# 4.3: Exponential Relationships (1 of 6)

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Learning Objectives

• Use an exponential model (when appropriate) to describe the relationship between two quantitative variables. Interpret the model in context.

In our first example of exponential relationships, we investigate a nonlinear model for growth in a population over time.

## The Return of the Bald Eagle During the mid-20th century, the population of bald eagles in the lower 48 states declined substantially. A highly toxic pesticide, DDT, was the main cause of the decline. DDT causes damage to bird egg shells. By 1963, bald eagles were in danger of complete extinction. Only 417 pairs of bald eagles remained. In 1967, the bald eagle became an official endangered species. Then in 1972, the EPA banned the use of DDT in the United States. The impact of the ban was a dramatic turnaround in the fate of the bald eagle.

Here is the data. Note that in the table, we defined t, our explanatory variable, to be Years after 1950. The response variable is the number of bald eagle pairs that are mating.

Bald Eagle Mating Pairs
Year t = years after 1950 Eagle Pairs
1963 13 417
1974 24 791
1981 31 1188
1982 32 1480
1984 34 1757
1986 36 1875
1987 37 2238
1988 38 2475
1989 39 2680
1990 40 3035
1991 41 3399
1992 42 3749
1993 43 4015
1994 44 4449
1995 45 4712
1996 46 5094
1997 47 5295
1998 48 5748
1999 49 6104
2000 50 6471

Our goal is to find an equation to model this relationship.

Here is a scatterplot of the data. We can see that the relationship appears somewhat linear, particularly for years after 1980 (t = 30). The correlation coefficient for this data set is high, r = 0.914. The least squares regression line is Predicted eagle pairs = −3,878.11 + 185.4t. Below is a scatterplot of the data with the least-squares regression line and the residual plot. We see a clear pattern in the residuals, suggesting that a linear model does not capture patterns in the data.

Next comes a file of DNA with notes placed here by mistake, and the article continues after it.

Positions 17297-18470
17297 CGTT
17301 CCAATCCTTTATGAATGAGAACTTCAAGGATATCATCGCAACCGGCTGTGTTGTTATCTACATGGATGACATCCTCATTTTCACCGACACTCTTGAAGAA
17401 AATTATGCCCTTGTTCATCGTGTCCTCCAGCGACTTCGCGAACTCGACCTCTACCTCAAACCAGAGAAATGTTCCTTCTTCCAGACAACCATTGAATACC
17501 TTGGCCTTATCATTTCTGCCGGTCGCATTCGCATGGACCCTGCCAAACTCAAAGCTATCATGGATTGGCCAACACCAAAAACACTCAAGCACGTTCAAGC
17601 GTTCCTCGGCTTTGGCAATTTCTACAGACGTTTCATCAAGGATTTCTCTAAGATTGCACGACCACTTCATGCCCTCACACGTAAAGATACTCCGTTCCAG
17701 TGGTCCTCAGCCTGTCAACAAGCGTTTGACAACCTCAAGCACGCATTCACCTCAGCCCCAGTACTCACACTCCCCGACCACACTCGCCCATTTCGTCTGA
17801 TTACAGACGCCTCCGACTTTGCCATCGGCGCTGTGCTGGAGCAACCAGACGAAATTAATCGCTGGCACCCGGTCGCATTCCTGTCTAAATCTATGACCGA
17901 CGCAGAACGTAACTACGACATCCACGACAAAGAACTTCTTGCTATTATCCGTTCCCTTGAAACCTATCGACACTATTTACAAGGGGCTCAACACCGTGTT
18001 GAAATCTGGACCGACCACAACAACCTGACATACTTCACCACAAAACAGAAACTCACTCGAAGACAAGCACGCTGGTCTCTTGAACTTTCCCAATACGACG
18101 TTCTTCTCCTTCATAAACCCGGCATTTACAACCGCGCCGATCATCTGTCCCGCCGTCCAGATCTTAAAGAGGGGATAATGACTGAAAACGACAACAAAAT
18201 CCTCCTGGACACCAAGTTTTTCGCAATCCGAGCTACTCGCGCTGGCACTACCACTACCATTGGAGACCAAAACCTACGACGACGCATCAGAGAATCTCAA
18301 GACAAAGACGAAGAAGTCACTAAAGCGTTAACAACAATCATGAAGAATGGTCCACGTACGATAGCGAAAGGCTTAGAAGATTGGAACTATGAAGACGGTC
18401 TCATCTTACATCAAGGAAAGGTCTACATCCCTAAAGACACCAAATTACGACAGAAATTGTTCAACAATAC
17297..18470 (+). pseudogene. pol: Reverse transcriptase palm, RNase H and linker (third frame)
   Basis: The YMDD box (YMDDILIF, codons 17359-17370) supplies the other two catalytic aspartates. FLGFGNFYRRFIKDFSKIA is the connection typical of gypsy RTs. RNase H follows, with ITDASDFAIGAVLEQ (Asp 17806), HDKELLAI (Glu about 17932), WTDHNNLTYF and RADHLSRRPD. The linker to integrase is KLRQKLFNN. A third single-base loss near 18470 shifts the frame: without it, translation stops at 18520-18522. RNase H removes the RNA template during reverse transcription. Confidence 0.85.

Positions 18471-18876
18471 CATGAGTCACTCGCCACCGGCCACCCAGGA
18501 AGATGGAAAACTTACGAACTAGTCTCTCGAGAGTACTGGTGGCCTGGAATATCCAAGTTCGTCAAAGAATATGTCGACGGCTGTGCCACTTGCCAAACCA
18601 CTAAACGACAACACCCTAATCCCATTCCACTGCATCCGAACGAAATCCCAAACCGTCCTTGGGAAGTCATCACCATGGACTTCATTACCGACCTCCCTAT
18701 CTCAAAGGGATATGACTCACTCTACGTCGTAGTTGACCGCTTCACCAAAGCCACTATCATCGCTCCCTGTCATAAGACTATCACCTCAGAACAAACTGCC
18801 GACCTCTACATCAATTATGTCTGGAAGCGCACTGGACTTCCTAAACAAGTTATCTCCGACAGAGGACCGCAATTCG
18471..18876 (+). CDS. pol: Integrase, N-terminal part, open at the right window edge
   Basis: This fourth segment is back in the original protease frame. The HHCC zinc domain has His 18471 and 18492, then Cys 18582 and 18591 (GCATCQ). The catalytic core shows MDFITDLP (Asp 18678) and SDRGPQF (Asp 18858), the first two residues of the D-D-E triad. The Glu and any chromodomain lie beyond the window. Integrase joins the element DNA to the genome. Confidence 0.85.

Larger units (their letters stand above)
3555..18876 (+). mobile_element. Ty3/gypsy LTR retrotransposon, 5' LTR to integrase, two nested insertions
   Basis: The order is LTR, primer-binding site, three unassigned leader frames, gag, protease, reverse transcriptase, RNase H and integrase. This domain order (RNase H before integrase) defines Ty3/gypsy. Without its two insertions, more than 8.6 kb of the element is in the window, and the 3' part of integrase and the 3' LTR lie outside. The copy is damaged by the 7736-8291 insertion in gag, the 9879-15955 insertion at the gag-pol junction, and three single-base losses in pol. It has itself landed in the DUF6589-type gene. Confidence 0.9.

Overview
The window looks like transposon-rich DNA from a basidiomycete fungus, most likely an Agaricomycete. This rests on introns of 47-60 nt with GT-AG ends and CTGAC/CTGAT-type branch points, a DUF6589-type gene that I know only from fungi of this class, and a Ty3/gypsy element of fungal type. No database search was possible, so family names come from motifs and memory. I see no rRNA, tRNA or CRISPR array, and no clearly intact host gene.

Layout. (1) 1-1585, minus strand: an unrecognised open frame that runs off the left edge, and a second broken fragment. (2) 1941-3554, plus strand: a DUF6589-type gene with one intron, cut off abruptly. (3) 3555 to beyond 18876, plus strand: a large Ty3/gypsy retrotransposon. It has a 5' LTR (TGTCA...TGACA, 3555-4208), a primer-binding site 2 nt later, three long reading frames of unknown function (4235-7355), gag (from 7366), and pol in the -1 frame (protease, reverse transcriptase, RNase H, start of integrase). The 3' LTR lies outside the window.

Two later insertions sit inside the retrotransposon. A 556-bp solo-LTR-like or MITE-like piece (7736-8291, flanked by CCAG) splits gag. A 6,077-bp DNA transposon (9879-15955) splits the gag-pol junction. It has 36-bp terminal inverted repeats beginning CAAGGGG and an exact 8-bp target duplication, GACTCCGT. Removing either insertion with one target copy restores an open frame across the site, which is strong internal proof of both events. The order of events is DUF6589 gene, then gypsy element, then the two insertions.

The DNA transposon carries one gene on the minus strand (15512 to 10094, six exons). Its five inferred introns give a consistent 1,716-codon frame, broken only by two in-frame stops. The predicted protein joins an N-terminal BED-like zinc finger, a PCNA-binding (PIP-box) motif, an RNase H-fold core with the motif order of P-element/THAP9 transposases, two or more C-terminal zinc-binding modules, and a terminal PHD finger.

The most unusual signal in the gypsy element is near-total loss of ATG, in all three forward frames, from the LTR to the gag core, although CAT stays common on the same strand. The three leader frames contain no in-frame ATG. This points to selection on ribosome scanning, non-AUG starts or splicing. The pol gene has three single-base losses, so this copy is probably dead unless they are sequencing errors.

Note: This is a reminder that a large r-value does not guarantee that a linear model is a good fit.

Conclusion: The data set for eagle pairs is clearly nonlinear. We need a better model.

In the scatterplot below, we fit an exponential model to the data. Notice how well this model describes the relationship between the variables. There is very little scatter about the exponential curve. There is a strong, positive exponential relationship between these variables. The equation of the exponential model is Predicted eagle pairs = 121 (1.083)t.

Note: In this equation, the t-variable is an exponent. Sometimes you will see this written with the caret symbol: ^. So Predicted y = 121 (1.083)t and Predicted y = 121(1.083) ^ t mean the same thing.

Now we use the exponential model to make predictions about the number of bald eagle mating pairs. We also compare the predictions from the exponential model to the linear model. Because there is a strong exponential relationship and a weaker linear relationship in the data, we expect the predictions from the exponential model to be better.

In 1963 (t = 13), there were 417 mating pairs.

• According to the linear model: Predicted eagle pairs = –3,878.11 + 185.4 (13) = (–1,468). Obviously, a negative value does not make sense for a count of eagle pairs.
• According to the exponential model: Predicted eagle pairs = 121 (1.083)13 = 341. So the exponential model underestimates by 417 – 341 = 76 mating pairs. But this is a much better prediction than we got from the linear model.

In 2000 (t = 50), there were 6,471 mating pairs.

• According to the linear model: Predicted eagle pairs = –3,878.11 + 185.4 (50) = 5,392. So the linear model underestimates by 6,471 – 5392 = 1,079 mating pairs.
• According to the exponential model: Predicted eagle pairs = 121 (1.083)50 = 6,519. So the exponential model overestimates by 6,591 – 6,471 = 48 mating pairs. This is a much better prediction than we got from the linear model.